- At company level, representative trade unions would be those that obtain jointly at least 10% of recorded votes in the first round of workplace elections.
- At sectoral level, representative trade unions would be those that obtain at least 8% of recorded votes in the first round of workplace elections – this is a transitional threshold defined for an indeterminate period.
- At national level, representative trade unions would be those that:
- obtain at least 8% of recorded votes in the first round of workplace elections;
- are also representative throughout the country, as well as in several sectors of industry, construction, commerce and services.
Any other trade union which has been legally created and existed for at least two years would be able to present candidates in the first round of workplace elections.
New rules regarding validity of collective agreements
The validity of collective agreements – which to date requires the signature of just one trade union, provided that there is no opposition from other majority unions (FR0606039I, FR0507104F) – would be effective in the following instances.
- In companies, if one or several trade unions which obtain at least 30% of recorded votes in the workplace elections sign the agreement.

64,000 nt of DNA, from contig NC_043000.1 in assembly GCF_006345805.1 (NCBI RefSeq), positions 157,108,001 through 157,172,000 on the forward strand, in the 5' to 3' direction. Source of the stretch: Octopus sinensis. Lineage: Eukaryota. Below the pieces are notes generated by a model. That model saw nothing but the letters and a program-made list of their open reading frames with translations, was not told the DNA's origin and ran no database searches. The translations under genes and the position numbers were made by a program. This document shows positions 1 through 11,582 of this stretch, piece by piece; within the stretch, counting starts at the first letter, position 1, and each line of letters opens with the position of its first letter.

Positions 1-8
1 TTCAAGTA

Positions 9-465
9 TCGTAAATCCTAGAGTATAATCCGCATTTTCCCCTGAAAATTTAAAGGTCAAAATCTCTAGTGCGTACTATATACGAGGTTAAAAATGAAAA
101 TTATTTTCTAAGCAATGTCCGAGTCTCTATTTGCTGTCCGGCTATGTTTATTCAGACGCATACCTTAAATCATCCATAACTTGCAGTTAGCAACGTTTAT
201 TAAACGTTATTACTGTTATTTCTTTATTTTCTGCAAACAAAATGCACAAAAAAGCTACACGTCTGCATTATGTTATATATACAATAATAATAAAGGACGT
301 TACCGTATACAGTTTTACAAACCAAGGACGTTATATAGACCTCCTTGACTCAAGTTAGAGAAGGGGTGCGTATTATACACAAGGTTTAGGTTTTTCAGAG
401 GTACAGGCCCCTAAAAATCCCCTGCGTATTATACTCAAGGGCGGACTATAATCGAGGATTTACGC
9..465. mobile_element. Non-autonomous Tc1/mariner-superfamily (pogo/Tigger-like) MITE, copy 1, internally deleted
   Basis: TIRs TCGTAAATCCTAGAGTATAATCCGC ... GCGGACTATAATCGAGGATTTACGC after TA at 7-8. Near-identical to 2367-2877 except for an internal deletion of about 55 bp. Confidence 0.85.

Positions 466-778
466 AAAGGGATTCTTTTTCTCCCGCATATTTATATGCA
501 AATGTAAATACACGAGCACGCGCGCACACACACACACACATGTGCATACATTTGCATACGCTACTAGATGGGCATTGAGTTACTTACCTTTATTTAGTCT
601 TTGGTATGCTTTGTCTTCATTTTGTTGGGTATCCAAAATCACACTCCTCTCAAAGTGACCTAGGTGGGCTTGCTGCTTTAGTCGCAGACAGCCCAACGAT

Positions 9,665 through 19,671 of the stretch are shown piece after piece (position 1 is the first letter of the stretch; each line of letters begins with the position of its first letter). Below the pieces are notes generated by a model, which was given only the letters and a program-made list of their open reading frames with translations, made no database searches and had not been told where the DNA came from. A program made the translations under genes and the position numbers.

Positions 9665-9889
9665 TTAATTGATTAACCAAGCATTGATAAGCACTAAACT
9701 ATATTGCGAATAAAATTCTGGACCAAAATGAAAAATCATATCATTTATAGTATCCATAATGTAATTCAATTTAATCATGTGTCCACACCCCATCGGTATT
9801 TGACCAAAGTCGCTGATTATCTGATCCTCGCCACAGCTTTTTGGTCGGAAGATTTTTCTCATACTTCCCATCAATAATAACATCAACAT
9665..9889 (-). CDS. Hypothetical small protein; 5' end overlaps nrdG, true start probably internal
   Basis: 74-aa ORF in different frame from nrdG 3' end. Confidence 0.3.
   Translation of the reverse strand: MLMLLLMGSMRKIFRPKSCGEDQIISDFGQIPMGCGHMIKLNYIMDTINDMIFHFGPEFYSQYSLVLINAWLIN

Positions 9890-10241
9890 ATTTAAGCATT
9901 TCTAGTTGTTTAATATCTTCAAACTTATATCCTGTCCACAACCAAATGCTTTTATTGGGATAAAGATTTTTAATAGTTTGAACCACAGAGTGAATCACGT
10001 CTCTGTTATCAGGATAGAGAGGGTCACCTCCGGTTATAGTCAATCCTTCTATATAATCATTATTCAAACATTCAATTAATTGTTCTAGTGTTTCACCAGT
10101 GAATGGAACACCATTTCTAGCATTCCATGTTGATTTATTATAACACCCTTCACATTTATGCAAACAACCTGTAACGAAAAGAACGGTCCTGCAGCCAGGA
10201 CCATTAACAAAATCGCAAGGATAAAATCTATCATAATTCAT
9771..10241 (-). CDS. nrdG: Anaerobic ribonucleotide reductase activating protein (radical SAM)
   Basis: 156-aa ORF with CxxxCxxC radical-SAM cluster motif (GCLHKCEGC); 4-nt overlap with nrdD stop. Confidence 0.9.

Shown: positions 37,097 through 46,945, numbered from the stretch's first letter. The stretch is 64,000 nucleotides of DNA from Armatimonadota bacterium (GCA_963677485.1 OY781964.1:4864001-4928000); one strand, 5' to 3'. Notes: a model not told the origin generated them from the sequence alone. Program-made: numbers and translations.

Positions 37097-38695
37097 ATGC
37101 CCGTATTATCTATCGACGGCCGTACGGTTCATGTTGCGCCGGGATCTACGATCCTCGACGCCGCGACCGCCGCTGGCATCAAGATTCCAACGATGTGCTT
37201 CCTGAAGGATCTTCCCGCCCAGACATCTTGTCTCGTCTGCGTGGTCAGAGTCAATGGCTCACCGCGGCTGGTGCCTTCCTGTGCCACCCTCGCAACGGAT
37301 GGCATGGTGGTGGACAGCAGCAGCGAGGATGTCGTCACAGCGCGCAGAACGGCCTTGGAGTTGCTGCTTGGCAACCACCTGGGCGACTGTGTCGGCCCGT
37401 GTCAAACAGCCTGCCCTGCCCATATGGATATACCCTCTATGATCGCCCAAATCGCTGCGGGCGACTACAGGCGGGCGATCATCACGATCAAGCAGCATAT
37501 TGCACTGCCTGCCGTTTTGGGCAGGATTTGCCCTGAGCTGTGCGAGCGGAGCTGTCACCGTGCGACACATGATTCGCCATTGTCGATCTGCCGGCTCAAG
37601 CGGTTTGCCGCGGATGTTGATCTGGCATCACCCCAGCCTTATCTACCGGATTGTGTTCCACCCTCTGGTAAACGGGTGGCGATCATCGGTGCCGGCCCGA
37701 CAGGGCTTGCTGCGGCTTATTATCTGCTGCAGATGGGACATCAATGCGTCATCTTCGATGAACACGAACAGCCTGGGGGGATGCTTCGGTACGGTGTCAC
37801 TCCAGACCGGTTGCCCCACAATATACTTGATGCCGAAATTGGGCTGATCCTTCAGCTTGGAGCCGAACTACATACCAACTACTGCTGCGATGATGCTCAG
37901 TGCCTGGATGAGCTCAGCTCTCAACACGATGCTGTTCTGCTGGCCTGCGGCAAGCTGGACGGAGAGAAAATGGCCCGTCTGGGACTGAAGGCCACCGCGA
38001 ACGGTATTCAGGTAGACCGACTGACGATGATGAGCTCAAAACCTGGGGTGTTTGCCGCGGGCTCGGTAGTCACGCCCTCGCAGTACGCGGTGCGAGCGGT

- In sectors, from 2014 onwards, if one or several trade unions which obtain at least 30% of recorded votes in the workplace elections sign the agreement.
- At national level, also from 2014 onwards, if one or several trade unions which obtain at least 30% of recorded votes in the workplace elections sign the agreement.
In all of these instances, an agreement becomes valid only if none of the trade unions representing a majority in terms of votes cast contests the agreement.
After a transitional period – that is, from 2014 onwards – the social partners’ common position proposes a four-yearly revision of the list of representative trade unions at sectoral and multi-industry levels.
Moreover, trade unions will be able to designate union representatives (délégué syndical) with the power to negotiate, but only when their unions are recognised as being representative in the company. Any other trade union section which has been legally created and existed for at least two years could designate a representative at company level without bargaining powers.